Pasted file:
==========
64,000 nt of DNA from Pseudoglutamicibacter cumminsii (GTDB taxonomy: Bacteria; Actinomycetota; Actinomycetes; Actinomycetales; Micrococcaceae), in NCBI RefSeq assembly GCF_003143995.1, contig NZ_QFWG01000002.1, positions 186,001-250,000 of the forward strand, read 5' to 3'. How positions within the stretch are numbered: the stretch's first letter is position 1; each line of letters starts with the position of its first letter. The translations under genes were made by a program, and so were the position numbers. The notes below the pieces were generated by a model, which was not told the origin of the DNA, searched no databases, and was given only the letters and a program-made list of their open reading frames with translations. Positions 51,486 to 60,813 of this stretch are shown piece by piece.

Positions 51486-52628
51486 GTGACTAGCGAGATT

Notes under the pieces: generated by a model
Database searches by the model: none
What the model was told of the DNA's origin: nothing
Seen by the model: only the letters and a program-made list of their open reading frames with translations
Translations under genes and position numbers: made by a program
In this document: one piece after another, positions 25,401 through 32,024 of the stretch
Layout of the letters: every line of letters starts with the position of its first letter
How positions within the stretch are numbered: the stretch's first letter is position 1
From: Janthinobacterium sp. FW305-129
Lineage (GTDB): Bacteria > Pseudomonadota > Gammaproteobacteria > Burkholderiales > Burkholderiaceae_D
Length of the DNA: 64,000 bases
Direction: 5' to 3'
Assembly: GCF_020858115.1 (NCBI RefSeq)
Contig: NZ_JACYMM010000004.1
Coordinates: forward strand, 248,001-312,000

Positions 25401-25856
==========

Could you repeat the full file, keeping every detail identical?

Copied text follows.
64,000 nt of DNA from Pseudoglutamicibacter cumminsii (GTDB taxonomy: Bacteria; Actinomycetota; Actinomycetes; Actinomycetales; Micrococcaceae), in NCBI RefSeq assembly GCF_003143995.1, contig NZ_QFWG01000002.1, positions 186,001-250,000 of the forward strand, read 5' to 3'. How positions within the stretch are numbered: the stretch's first letter is position 1; each line of letters starts with the position of its first letter. The translations under genes were made by a program, and so were the position numbers. The notes below the pieces were generated by a model, which was not told the origin of the DNA, searched no databases, and was given only the letters and a program-made list of their open reading frames with translations. Positions 51,486 to 60,813 of this stretch are shown piece by piece.

Positions 51486-52628
51486 GTGACTAGCGAGATT

Notes under the pieces: generated by a model
Database searches by the model: none
What the model was told of the DNA's origin: nothing
Seen by the model: only the letters and a program-made list of their open reading frames with translations
Translations under genes and position numbers: made by a program
In this document: one piece after another, positions 25,401 through 32,024 of the stretch
Layout of the letters: every line of letters starts with the position of its first letter
How positions within the stretch are numbered: the stretch's first letter is position 1
From: Janthinobacterium sp. FW305-129
Lineage (GTDB): Bacteria > Pseudomonadota > Gammaproteobacteria > Burkholderiales > Burkholderiaceae_D
Length of the DNA: 64,000 bases
Direction: 5' to 3'
Assembly: GCF_020858115.1 (NCBI RefSeq)
Contig: NZ_JACYMM010000004.1
Coordinates: forward strand, 248,001-312,000

Positions 25401-25856